PSALM 111 – 1

Psalm 111 is classified as an Individual Hymn of Thanksgiving, a psalm type in which the singer gives thanks for God’s goodness in delivering him/her from various life-threatening situations such as illness, oppression, or enemy attack.

The words of thanks by this individual worshiper are unusual, however, for they recount not an event of God’s deliverance of an individual, but God’s deliverance of an entire community.

In addition, Psalm 111 is a succinct and masterful acrostic poem. It consists of twenty-two phrases (excluding verse 1a), each of which begins with a successive letter of the Hebrew alphabet. In a mere seventy-two words, the psalmist summarizes the whole history of God’s deliverance of ancient Israel in the following structure:

Verse 1: A Vow to Give Thanks
Verses 2-4: The Deeds of the Lord Praised
Verses 5-9: The Deeds of the Lord Described
Verse 10: An Introduction to Wisdom

The psalm begins with “hallelujah,” initiating a whole series of psalms (Psalms 111-118) in which the word “hallelujah” reverberates, occurring eight times at the beginnings and endings of these psalms.

Verse 1 of Psalm 111 suggests that its words are those of an individual worshiper giving thanks to God in a public setting of worship; the council of the upright and the assembly. While some scholars suggest that these two terms imply different groups of people, the first a small group that gathered around the worshiper and the second the entire congregation of worshipers, most make no distinction between the two.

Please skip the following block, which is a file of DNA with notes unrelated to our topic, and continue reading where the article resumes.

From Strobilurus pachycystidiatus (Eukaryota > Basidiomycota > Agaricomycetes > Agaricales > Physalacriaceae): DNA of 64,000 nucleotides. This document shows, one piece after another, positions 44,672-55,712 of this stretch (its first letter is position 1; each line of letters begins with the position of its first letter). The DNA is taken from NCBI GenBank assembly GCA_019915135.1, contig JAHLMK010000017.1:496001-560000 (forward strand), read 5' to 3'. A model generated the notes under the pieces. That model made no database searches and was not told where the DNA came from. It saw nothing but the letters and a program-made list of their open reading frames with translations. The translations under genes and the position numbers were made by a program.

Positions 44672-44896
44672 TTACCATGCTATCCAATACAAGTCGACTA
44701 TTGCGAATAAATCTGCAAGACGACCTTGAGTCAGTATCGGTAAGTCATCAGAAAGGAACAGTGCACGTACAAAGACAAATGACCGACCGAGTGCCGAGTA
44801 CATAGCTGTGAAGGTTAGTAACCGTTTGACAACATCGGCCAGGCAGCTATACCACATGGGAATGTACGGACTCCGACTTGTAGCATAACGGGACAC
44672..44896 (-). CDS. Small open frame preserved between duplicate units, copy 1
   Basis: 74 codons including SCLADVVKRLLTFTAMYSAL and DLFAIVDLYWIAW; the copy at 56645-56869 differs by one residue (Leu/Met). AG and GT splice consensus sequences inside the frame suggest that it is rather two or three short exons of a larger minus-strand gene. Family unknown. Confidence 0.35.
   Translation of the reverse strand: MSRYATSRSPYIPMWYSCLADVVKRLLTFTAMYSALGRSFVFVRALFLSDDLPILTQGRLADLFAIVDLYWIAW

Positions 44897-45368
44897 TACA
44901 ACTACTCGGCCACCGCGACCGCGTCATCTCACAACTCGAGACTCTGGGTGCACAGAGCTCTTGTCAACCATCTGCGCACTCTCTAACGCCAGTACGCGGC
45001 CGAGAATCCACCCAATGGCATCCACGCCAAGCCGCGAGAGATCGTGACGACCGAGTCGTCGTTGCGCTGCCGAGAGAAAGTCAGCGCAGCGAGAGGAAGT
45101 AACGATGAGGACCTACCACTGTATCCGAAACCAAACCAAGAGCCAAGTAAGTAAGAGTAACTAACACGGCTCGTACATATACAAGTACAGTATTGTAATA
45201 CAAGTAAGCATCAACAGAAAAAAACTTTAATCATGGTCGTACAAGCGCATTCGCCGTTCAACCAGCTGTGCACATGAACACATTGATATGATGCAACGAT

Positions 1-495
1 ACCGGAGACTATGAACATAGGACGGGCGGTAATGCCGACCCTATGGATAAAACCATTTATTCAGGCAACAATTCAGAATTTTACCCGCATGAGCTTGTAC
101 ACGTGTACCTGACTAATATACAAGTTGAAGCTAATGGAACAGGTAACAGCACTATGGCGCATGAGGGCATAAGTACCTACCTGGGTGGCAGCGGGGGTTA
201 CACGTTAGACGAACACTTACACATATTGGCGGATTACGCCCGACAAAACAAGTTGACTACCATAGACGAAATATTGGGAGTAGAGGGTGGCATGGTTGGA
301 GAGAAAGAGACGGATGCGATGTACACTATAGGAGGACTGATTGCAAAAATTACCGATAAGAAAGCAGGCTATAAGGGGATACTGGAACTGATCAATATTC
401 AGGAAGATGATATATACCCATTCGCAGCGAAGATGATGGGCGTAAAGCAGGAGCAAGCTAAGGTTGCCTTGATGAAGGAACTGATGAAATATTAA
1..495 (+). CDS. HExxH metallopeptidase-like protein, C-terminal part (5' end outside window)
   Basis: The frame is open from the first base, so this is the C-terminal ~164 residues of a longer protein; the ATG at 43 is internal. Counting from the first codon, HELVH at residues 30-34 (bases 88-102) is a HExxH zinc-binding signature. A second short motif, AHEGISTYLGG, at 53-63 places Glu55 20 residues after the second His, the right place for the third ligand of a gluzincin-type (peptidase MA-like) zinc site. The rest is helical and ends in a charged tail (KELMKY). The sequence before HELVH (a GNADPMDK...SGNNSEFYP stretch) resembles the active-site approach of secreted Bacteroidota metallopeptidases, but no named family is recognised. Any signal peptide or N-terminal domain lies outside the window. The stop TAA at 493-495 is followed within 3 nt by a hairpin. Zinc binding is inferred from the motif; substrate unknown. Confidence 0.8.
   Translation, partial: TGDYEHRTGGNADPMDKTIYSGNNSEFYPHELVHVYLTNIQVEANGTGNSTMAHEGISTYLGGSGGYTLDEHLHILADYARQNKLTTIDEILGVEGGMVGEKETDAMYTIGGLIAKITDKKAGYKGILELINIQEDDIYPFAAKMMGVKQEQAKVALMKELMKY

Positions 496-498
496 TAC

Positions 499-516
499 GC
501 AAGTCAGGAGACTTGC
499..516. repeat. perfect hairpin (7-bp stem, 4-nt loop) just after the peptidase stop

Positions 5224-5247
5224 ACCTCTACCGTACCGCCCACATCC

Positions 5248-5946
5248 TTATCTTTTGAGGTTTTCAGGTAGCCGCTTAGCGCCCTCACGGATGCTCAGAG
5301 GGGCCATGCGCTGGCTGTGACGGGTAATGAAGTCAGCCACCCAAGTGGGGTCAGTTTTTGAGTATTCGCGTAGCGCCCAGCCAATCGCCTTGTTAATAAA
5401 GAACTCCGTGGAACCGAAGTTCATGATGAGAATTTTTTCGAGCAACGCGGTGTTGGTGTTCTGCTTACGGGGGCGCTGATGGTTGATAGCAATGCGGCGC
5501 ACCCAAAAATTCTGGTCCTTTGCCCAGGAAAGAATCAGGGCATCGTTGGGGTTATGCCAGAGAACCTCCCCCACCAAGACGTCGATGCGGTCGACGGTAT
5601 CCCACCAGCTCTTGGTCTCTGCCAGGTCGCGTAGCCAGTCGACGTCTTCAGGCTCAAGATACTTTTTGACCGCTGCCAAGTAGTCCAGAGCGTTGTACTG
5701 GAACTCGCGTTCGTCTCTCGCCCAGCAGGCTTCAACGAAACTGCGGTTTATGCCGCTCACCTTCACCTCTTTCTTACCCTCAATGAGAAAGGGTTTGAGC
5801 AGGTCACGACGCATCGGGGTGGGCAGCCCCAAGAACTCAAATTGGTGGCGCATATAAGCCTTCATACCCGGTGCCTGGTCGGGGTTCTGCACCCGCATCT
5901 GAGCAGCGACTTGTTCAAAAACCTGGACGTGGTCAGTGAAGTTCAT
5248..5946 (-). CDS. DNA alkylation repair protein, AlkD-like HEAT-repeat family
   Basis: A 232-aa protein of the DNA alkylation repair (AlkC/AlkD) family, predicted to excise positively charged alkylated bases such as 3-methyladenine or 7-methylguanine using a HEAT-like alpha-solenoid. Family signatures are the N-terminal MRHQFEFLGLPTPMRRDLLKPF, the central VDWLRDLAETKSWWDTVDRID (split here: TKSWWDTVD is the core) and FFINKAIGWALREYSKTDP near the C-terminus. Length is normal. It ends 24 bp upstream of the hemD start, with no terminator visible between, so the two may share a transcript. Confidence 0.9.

The words “I will give thanks (yadah) to the LORD” tie Psalm 111 to the psalms that precede it in Book Five (Psalms 107-150). In Psalm 107, the reader encounters the words “Give thanks to the LORD” in verses 1, 8, 15, 21, and 31. They occur as well in Psalms 108:3 and 109:30.

Verses 2-4 of Psalm 111 describe God’s “works” and “wonderful deeds.” The Hebrew word translated “wonderful deeds” is niphla’oth.” It means “something that I simply cannot understand,” or “something different, striking, remarkable; something transcending the power of human intelligence and imagination.” The word is used many times in recounting the events of the exodus from Egypt. We find it in the stories of the ten plagues, the crossing of the Red Sea, the manna, the provision of water in the desert. All of these are referred to as “wonderful deeds,” things transcending the power of human intelligence and imagination.


Published by johnranjit

Lifestyle Blogger

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